What is the main difference between
NSUInteger in Objective-C?
Which one is better to use in an application and why?
In such cases you might right click and go to definition:
The point is to abstract types and their associates sized from the hardware in a manner that we don't have to worry what size an int is now how big a pointer is on any particular hardware.
"C" is bad at this, only stating that a long is at lease as big as an int, that an int is the "natural" integer size of the hardware (whatever that means), that an int is at least as long as a short--a big mess. This seemed like a good idea at the time coming from Fortran but did not age well.
One could use the POSIX defines, things like uint32_t, int16_t, etc but this too does not address how big a pointer needs to be on any particular hardware.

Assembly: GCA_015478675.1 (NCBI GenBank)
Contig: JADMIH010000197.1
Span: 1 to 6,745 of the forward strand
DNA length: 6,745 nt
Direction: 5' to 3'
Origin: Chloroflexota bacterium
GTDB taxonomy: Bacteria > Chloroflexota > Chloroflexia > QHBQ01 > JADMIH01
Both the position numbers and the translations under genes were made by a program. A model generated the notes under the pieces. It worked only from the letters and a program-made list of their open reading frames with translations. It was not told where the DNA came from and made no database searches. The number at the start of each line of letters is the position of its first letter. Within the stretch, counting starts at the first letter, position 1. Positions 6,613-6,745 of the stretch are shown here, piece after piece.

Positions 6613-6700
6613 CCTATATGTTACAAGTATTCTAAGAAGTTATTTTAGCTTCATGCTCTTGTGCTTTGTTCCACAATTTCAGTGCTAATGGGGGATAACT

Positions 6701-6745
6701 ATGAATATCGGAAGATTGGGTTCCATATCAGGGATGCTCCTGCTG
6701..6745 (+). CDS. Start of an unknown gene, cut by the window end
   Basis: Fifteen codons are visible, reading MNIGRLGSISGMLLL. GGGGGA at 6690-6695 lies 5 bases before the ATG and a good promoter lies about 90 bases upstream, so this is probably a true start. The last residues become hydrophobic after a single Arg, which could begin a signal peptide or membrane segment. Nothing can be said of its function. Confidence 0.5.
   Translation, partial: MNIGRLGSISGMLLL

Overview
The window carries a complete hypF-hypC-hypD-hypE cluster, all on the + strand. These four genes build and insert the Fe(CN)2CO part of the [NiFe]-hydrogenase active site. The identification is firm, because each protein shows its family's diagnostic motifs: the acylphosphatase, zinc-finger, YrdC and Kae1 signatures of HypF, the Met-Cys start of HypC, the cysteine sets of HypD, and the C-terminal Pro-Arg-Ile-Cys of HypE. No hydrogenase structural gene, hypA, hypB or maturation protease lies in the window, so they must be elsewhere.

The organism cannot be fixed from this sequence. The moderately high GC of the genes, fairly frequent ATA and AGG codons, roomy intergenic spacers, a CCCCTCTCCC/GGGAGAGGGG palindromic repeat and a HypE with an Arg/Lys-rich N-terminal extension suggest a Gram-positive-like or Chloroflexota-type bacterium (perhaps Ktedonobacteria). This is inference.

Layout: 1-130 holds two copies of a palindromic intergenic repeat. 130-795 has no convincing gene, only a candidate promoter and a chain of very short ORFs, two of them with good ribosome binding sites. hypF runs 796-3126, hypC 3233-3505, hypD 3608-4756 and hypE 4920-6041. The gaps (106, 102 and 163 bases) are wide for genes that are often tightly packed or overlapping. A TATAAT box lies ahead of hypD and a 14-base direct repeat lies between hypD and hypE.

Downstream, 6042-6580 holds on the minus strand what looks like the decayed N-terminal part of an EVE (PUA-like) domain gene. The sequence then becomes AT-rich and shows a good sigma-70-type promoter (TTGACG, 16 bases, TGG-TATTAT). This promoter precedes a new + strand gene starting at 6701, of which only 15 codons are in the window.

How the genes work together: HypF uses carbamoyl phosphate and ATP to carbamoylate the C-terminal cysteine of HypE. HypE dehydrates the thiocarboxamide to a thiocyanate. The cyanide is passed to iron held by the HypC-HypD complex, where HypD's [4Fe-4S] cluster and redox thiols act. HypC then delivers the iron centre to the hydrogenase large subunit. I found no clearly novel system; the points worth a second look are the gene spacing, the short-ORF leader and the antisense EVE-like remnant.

So, if Apple defines the return type to be an NSUInteger you just use that and you don't need to know if it is 16, 32 or 64 bits in size for your particular hardware. (I picked those values out-of-the-air just for an example).
As you can see in @Bastian the actual size depends on hardware.
The documentation answers the "letter of the question" but does not provide an understanding of "why"?
There is nothing as such 'int' datatype. NSInteger is used to describe integer of long type. Syntax is 'typedef long NSInteger'. On the other hand, NSUInteger is used to describe Unsigned Integer. Syntax is 'typedef unsigned long NSUInteger'.